Brewtown Politico

Carrying a little stick and speaking loudly in Milwaukee


FISA is not old law

As the argument from the Bush Administration goes, the reason that wiretapping without a court warrant is necessary is because the Foreign Intelligence Surveillance Act (FISA) is outdated, and in the post 9/11 world, the government needs better tools to deal with terrorism.

FISA was originally passed in 1978, but it was amended just a few years ago. As Think Progress notes, it was a few short months after the 9/11 attacks occurred.

The law was changed in December 2001 to extend the amount of time the government could wiretap without a court warrant from 24 to 72 hours. If this change wasn't enough, why didn't the White House request additional changes at the time?

Yet another defense of the warrantless wiretapping has been that the Congressional resolution authorizing the use of force passed on September 15, 2001 granted such powers. The wiretapping program officially began in October 2001. Like Judiciary Committee chairman Sen. Arlen Specter (R-PA) said, this defies logic and plain English. Additionally, if there was no need for a warrant then to comply with the law, why were the changes in the previous paragraph sought and passed later that year?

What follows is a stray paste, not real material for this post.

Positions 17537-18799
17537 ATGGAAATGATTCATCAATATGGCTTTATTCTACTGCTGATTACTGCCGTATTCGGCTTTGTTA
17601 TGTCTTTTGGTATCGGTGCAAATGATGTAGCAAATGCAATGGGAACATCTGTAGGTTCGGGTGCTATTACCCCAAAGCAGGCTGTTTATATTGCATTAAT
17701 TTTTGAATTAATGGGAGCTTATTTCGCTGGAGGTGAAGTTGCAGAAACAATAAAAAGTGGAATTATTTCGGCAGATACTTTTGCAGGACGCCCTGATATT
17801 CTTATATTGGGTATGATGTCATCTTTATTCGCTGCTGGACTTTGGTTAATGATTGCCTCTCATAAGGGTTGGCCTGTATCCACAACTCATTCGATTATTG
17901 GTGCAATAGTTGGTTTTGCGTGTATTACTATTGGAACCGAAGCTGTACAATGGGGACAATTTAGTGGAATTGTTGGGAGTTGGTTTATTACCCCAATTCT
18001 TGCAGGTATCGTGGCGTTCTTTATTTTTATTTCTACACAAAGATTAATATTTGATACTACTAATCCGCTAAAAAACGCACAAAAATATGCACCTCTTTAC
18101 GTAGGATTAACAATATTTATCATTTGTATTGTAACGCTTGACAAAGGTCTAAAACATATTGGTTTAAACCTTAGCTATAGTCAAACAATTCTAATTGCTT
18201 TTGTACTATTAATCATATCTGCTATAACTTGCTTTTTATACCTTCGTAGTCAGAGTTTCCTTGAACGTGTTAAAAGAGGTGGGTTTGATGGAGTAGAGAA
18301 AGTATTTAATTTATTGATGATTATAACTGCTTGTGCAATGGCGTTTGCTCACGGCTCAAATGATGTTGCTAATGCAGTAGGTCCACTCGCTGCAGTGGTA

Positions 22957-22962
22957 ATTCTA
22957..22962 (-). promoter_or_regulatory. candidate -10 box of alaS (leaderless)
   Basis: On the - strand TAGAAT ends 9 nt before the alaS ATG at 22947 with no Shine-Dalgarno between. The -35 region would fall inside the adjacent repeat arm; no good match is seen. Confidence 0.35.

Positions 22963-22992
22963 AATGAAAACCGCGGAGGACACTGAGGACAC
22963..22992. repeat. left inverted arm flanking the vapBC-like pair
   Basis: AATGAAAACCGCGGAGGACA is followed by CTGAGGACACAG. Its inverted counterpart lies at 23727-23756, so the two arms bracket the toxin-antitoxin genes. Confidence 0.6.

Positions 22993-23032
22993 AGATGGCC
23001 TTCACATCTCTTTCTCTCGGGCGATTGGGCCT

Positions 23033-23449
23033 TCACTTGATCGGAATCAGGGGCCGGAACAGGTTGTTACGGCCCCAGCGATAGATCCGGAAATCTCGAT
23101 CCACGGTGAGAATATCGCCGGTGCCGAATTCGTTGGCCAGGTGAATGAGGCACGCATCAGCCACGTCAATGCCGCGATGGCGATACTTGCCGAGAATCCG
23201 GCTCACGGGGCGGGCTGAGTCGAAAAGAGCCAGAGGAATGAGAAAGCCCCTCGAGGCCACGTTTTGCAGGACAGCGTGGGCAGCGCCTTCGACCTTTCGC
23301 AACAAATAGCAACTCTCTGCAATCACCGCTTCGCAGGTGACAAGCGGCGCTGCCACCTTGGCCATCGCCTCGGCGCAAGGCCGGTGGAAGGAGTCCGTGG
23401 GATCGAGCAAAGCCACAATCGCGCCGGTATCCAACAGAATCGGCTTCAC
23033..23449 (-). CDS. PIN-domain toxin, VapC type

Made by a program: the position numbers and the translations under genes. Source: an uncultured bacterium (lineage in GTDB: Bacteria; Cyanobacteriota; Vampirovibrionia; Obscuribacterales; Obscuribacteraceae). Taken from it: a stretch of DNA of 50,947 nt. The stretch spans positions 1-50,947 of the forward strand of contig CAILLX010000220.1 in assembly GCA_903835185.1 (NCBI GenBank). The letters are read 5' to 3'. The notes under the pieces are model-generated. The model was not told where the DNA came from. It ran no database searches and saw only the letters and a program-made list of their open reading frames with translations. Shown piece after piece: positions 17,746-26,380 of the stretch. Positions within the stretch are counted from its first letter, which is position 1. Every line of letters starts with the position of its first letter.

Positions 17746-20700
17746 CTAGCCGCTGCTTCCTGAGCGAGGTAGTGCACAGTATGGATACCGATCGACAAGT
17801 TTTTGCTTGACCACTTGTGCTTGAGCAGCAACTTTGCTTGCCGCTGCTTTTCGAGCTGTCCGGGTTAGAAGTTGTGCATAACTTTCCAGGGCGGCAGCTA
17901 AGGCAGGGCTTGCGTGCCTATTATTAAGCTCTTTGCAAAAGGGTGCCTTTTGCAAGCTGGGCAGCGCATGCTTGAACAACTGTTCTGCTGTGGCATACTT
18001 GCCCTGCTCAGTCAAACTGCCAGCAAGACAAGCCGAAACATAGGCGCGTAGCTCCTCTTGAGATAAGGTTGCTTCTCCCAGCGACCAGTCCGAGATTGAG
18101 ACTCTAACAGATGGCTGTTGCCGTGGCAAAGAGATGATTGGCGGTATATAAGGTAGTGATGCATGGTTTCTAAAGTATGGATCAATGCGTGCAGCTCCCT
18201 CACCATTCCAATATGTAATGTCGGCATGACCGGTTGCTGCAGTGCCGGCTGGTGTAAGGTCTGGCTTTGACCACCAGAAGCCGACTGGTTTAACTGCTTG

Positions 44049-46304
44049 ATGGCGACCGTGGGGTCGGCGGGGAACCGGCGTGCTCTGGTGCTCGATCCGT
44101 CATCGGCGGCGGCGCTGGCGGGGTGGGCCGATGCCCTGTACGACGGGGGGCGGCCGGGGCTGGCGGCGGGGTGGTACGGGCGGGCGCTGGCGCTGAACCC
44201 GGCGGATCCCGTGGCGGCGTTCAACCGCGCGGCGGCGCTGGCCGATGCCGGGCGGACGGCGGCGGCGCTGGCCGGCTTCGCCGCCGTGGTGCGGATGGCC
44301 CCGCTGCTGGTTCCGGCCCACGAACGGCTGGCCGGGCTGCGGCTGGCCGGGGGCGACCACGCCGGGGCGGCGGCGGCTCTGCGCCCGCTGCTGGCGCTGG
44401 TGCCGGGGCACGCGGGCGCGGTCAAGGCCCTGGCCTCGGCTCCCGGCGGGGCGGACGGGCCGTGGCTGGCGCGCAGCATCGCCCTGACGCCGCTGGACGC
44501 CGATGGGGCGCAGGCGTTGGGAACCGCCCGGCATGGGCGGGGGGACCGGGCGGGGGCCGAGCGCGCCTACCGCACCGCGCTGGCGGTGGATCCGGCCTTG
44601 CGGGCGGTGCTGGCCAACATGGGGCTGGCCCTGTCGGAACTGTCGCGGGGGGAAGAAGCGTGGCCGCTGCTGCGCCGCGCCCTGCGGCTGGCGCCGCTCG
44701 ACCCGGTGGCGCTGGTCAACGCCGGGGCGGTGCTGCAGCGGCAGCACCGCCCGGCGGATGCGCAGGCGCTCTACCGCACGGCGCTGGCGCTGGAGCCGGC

The arguments go around in circles until the only defense left is the Nixon line: "If the president orders it, that makes it legal."

The separation of powers embedded in the Constitution may not mean much to this White House, but it matters to a lot of Americans who still believe in it.


At 2/08/2006 01:41:00 PM, Blogger Benny B said...

I love their defense: "FISA is an old law..." No. But my question is, does this make the Constitution "old or irrelevant" as they've made out FISA to be? They've done a good enough job pissing on the Constitution already...


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